On a short stretch of Canton Ave, just west of Reedsdale Rd you can visit Milton’s historic civic heart.
Laid out on Academy Hill, this was the site of Milton’s third meetinghouse, built in 1727, replaced in 1788 by the First Parish Church, which is now the district’s oldest surviving building.
There are 11 historically significant buildings on these 11 acres, including the modest-looking Powder House, built in 1811 in preparation for hostilities with the British.
Also look out for the Chemical Engine House (1881), the Central Firehouse (1888) and the Beaux-Arts-style Milton Public Library from 1902.
On the green in front of the town hall, the Lira Bandstand, hosting Milton’s summer concert series on Wednesdays from early June to mid-August.
9. Governor Hutchinson’s Field
Pitching down to the Neponset River from Milton Hill is a ten-acre field maintained by the Trustees of Reservations.
From 1734 this was part of the country estate of Loyalist politician Thomas Hutchinson (1711-1780), the 12th Governor of the Province of Massachusetts Bay.
In Hutchinson’s time there was an orchard here, and this had been cleared by the 19th century. Now the open field gives you far-reaching vistas, over the Boston Harbor Islands, the Boston Skyline and the extensive salt marshes on the Neponset River in the foreground.
10. Mary M.B. Wakefield Estate & Arboretum
On the west side of Brush Hill Rd in Milton is an historic estate that was owned by the Davenport family for more than 300 years before being taken over by a charitable trust in 2004.
The Wakefield Estate’s last resident was Mary May (Polly) Binney Wakefield (1914-2004), who inherited the property in 1952, and was a distinguished gardener and landscape architect, active in regional garden clubs and organizations.
Today you can take a self-guided tour around the 22 acres of formal gardens, woodlands, orchards and wetlands that she nurtured. The annual high point is Dogwood Days in June, when more than 300 kousa dogwood trees are in flower.
11. Quincy Quarries Reservation
Close to Milton, on the edge of the Blue Hills Reservation, is the site of the first large-scale granite quarry in the United States.
A 22-acre section of the vast Quincy Quarries is preserved as a public recreation area by the DCR, while another large chunk has been relandscaped for the semi-private Granite Links golf course to the west.
The quarries were worked from 1825 to 1963, and provided the stone for Charlestown’s Bunker Hill Monument (1843).
After being abandoned, these pits soon flooded, becoming a public safety hazard, before largely being drained and officially opened to the public in the mid-1980s.
The great walls of rock are coated with colorful graffiti and have long been popular with rock climbers. This is yet another awesome vantage point for Boston and the South Shore, and a magical place to watch the sun go down.
12. Granite Railway
Anyone with an interest in the history of engineering will be enthralled by the site of one of the first railroads in the United States.
On the north side of the Quincy Quarries Reservation is the preserved inclined plane, designed by construction engineer Gridley Bryant (1789-1867) to transport that stone.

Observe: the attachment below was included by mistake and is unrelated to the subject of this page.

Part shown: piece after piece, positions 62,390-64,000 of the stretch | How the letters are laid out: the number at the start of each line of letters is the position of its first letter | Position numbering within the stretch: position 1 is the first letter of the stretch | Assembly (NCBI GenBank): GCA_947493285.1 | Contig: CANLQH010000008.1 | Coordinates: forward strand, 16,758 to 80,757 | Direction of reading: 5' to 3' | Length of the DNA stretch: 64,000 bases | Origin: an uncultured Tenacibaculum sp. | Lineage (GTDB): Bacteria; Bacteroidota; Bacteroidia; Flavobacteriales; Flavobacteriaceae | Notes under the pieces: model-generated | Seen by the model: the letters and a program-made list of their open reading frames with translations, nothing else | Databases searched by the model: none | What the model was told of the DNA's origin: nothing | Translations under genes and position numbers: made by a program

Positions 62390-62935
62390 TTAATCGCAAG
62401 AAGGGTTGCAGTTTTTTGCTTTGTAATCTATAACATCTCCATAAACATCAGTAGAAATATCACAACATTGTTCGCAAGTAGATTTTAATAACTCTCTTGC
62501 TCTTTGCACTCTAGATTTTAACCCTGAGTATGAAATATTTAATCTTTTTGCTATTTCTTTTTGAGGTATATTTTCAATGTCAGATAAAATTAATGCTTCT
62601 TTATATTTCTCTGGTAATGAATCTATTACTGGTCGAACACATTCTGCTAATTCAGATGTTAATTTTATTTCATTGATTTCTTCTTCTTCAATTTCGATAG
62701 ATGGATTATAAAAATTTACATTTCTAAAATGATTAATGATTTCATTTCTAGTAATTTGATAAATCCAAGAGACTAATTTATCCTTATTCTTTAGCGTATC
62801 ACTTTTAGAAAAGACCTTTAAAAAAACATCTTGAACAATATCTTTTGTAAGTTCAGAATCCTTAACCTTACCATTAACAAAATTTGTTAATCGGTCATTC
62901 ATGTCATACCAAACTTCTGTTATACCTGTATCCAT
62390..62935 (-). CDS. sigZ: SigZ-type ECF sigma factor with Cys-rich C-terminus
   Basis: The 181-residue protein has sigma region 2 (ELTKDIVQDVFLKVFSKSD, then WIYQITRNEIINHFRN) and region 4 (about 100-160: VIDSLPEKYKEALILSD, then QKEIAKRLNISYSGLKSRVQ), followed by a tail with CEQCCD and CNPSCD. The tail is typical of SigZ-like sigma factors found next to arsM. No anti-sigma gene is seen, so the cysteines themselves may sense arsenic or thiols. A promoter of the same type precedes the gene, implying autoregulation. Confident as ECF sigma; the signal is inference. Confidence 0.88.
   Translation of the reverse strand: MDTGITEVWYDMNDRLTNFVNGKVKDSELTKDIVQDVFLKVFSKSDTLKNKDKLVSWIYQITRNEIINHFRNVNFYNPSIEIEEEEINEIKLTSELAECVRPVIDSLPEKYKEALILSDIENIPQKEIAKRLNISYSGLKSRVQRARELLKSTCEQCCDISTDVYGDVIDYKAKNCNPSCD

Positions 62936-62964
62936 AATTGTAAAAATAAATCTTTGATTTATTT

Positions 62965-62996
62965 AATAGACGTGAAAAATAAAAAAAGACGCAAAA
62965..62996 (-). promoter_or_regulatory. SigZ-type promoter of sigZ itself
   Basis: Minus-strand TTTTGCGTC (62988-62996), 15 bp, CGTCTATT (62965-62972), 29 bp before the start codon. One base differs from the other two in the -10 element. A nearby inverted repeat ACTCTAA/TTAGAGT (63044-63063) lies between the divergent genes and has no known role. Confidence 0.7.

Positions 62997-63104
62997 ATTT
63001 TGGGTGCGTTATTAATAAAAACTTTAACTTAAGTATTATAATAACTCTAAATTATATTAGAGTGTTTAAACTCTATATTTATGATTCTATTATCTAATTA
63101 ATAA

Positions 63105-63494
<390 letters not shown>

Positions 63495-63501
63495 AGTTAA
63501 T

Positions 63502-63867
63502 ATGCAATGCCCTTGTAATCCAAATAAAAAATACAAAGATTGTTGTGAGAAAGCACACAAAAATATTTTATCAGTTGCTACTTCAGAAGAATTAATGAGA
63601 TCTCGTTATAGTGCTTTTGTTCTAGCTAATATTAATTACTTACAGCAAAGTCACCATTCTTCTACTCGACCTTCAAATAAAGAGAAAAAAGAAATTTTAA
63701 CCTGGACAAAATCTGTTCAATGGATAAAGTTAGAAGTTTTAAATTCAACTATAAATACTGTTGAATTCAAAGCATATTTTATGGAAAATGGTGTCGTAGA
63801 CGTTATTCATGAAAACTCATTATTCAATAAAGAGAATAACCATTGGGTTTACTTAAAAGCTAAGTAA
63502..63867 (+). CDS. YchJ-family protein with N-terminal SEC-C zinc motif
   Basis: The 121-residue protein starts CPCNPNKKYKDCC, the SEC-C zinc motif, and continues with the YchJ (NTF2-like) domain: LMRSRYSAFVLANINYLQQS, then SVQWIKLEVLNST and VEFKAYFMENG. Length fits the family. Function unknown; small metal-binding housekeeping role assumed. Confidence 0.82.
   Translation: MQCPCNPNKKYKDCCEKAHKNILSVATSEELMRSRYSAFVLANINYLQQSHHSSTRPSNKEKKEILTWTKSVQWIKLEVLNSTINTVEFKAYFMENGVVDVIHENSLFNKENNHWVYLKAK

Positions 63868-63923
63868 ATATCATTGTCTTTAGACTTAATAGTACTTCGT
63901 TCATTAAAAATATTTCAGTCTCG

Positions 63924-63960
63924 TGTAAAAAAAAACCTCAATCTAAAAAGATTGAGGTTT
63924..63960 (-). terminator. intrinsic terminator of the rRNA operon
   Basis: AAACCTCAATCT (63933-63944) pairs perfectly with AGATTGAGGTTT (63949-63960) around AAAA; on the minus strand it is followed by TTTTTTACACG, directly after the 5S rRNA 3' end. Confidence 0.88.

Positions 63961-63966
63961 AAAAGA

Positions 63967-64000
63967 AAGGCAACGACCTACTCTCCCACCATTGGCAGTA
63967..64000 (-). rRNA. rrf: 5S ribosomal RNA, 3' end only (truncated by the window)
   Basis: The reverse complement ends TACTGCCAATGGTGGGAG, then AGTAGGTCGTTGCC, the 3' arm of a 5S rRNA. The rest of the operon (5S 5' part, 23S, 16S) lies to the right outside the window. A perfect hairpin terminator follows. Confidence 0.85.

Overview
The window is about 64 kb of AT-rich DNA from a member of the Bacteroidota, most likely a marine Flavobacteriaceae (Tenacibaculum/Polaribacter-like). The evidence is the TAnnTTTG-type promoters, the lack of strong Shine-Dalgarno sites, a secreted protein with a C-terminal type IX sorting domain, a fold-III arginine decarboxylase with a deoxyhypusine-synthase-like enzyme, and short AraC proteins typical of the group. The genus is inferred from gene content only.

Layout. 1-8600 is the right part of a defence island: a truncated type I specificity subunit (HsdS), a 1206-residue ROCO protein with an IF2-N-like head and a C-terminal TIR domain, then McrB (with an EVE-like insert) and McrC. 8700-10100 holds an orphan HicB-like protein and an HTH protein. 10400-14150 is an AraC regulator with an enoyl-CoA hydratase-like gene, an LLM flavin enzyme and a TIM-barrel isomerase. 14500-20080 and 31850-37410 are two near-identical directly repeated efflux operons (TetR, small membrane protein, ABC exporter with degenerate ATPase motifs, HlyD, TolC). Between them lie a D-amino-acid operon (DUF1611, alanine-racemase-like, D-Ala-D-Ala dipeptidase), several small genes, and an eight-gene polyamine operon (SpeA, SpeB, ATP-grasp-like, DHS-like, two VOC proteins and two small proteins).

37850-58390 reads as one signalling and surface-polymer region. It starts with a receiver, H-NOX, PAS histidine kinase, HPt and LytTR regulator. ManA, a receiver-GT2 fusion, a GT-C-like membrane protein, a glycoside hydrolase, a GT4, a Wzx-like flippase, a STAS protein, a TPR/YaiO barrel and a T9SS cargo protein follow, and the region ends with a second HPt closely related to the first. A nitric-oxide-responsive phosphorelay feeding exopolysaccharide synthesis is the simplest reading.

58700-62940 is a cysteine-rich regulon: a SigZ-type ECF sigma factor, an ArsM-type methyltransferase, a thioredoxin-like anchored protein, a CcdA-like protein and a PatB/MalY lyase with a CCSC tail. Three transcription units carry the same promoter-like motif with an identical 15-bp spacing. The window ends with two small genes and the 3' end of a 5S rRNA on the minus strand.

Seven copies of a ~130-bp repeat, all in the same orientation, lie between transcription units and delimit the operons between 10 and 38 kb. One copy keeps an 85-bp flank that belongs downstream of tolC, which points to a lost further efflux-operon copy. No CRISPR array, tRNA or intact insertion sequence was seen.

The Granite Railway was begun in April 1826, and was in operation by October of that year, which is quite a feat considering that almost every element of the railroad, from cars to switches, had to be designed from scratch as it was all new technology.
The incline at Granite Rail Ct is accompanied by a kiosk and information panels, and was placed on the National Register of Historic Places in 1973.
13. Suffolk Resolves House
At 1370 Canton Ave is the historic house where, on September 4, 1774, the Suffolk Resolves were signed.
A step towards the eventual Declaration of Independence, this declaration reflected the escalating colonial animosity of the period.
The document announced a boycott of goods imported from Britain unless the punitive laws passed by Parliament in 1774 (the Intolerable Acts), in response to the Boston Tea Party, were repealed.
Following a dendrochronological survey, the oldest portion of Suffolk Resolves House has been dated to the 1760s, and the building was moved to its current location in 1950 to preserve it from demolition.
Today the Milton Historical Society welcomes the public for monthly open houses, with details published on the society’s website.
14. Cunningham Park
When Forbes family member Mary A. Cunningham, (born Mary Abbott Forbes) passed away in 1904 she left her large fortune to a trust to benefit the people of Milton.
Within months the trustees had purchased this 100+ acre plot and in 1905 opened Cunningham Park as a public space for Milton’s residence.
Still owned and managed by a private foundation, Cunningham Park surrounds a large swimming area, almost an acre in size and known as “The Pond”.
This is open from mid-June to mid-August and offers swimming lessons for children. Among the other amenities are multipurpose fields, baseball diamonds (regulation and little league size), tennis courts and playground equipment.
15. Blue Hills Ski Area
Another of the many things you can do in the Blue Hills Reservation is downhill skiing and snowboarding, at this ski area a few minutes away in Canton.
With a vertical difference of more than 300 feet this small-ish mountain has a skiable area of 60 acres.
The eight runs are mostly geared towards beginners, and since it opened in 1950 the Blue Hills Ski Area has been a fine introduction to skiing for generations of local families.
Snowmaking capacity has more than doubled recently, so there’s a long season here, and if you need rentals, Blue Hills has packages for all ages and sizes.